military 1st

Animated stereoscopic portrait of Colonel Percy Wyndham who served with the 1st New Jersey Volunteer Cavalry Regiment during the American Civil War, c. 1860’s. Attributed to Mathew Brady.

Source: National Archives and Records Administration.

flickr

Shell manufacturing, Dominion Arsenals, Quebec by University of Victoria Libraries
Via Flickr:
Item is a photograph taken by J. A. Millar from an album depicting scenes of the Canadian Expeditionary Force at Valcartier Camp, at Quebec, and at Gaspe Harbour immediately prior to sailing to Britain in 1914. Millar was a staff photographer of the Montreal Daily Star and produced the album in 1915.

2

The Roth Steyr Model 1907,

An invention of the Czech firearms designer Karl Krnka, the Roth Steyr Model 1907 is famous for being the 2nd semi automatic pistol to be officially issued to any military, and the 1st semi automatic pistol to be issued en masse to the common soldier.  Unlike many pistols, which make use of a recoiling slide, the Model 1907 utilized a retractable bolt.  When the pistol was fired, recoil energy would be transferred from the barrel to the bolt, causing it to retract backward.  The extractor on the bolt would eject an empty casing, then a spring would drive the bolt forward, which would cock the firing pin while stripping a new cartridge from the magazine.  Thus, the Model 1907 was also one of the first striker fired semi automatic pistols developed.  To prevent accidental discharge while a round was chambered the Model 1907 featured a very heavy trigger pull, which tended to effect its accuracy.  Regardless the Model 1907 was not drop safe.  The Model 1907 also lacked a detachable magazine, a common feature of future semi automatic pistols.  To load the pistol the user inserted a ten round stripper clip into the magazine, through the open breech.  It was chambered for a unique cartridge called the 8mm Roth Steyer (8x18mm).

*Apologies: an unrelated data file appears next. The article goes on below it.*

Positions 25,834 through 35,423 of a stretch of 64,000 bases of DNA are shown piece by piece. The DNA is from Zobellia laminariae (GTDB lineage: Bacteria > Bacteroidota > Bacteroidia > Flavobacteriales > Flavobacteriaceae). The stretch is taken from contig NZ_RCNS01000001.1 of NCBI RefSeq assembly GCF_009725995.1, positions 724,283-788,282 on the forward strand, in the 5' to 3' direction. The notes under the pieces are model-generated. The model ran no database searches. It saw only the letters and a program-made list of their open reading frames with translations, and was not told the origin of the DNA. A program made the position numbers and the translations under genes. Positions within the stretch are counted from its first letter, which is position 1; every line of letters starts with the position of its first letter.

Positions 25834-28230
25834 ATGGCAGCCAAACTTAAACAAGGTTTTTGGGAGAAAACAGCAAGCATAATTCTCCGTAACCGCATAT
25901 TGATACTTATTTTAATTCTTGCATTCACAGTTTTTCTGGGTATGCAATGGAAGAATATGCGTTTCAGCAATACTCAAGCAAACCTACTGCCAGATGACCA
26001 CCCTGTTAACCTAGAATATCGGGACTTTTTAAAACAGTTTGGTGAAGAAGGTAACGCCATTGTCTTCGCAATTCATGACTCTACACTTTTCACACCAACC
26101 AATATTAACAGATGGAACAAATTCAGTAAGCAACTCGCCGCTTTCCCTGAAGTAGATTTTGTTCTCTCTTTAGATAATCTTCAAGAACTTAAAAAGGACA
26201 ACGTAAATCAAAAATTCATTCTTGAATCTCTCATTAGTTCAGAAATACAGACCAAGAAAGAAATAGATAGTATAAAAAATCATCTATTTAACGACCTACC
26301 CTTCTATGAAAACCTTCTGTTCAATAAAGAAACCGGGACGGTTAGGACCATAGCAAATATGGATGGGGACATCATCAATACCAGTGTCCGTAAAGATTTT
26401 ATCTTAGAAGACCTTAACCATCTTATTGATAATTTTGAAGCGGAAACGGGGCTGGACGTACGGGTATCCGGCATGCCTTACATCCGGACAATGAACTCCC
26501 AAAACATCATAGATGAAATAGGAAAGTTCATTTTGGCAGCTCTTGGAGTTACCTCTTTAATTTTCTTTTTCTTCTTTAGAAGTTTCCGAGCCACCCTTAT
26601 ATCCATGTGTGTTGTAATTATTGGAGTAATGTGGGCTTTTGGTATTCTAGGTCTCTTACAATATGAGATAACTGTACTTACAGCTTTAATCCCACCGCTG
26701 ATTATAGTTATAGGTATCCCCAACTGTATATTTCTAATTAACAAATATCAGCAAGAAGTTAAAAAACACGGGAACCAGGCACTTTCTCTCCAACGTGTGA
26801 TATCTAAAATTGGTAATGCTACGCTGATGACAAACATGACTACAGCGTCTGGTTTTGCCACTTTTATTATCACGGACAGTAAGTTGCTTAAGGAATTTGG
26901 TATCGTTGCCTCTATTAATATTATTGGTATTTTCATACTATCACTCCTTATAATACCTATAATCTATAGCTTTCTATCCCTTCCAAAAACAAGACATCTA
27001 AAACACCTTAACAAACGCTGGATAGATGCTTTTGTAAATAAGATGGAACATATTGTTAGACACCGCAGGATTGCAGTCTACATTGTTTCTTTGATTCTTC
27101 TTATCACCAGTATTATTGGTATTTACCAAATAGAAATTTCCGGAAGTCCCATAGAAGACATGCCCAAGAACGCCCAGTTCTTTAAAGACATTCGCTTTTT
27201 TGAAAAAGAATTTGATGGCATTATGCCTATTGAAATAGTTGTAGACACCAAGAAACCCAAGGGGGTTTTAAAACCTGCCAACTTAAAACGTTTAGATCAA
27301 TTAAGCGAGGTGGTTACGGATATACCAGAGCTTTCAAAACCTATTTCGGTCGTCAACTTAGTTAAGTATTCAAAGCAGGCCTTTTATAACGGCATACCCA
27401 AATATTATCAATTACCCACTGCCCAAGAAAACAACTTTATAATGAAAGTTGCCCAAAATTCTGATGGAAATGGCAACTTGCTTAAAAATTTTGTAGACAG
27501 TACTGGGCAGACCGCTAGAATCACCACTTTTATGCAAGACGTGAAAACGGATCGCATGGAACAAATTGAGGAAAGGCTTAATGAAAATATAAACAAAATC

The Model 1907 became standard issue to all cavalry units of the Austro-Hungarian Empire in the early 20th century up to the end of World War I.  Between 1908 and 1914, 99,000 were produced for the Austro-Hungarian Army.  Several hundred were also sold on the civilian market.  After the breakup of the Austro-Hungarian Empire in 1918, the supply of Roth Steyer pistols was divided up among the successor nations of the empire.  Others were exported to Italy and Poland after the war.  As a result, Yugoslavia, Czechoslovakia, Hungary, Italy, and Poland fielded the M1907 throughout the interwar period and during World War II.